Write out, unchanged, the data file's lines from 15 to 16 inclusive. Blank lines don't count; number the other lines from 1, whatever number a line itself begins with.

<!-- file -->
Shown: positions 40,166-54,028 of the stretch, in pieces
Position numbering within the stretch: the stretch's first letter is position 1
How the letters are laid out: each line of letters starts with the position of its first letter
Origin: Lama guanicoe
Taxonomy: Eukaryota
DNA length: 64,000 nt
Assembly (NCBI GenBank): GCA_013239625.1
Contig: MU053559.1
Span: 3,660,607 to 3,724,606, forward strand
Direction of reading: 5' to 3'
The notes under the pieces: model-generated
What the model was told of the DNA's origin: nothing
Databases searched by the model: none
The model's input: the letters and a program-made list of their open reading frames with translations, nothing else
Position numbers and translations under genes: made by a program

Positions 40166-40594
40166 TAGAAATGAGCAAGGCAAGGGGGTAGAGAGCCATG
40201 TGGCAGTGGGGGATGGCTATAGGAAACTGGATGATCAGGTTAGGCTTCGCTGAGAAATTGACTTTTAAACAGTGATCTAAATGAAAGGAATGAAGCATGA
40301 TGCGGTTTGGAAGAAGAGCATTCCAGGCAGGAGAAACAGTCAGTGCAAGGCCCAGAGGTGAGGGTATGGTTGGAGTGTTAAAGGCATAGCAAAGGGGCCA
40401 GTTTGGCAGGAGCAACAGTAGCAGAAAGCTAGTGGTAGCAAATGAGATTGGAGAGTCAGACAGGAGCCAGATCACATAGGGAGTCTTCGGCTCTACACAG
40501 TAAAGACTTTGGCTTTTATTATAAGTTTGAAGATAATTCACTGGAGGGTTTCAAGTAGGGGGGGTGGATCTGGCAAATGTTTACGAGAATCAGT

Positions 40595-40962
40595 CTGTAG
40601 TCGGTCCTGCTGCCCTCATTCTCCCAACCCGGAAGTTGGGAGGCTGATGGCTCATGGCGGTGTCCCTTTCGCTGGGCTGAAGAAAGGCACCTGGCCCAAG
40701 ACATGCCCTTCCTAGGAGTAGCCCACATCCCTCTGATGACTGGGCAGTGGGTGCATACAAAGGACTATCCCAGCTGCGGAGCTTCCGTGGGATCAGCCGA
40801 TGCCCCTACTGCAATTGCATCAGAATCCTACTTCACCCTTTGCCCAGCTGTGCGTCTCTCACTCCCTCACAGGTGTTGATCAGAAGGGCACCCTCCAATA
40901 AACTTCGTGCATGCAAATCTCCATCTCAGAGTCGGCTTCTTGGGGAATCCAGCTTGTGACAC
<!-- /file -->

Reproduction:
Position numbers and translations under genes: made by a program

Positions 40166-40594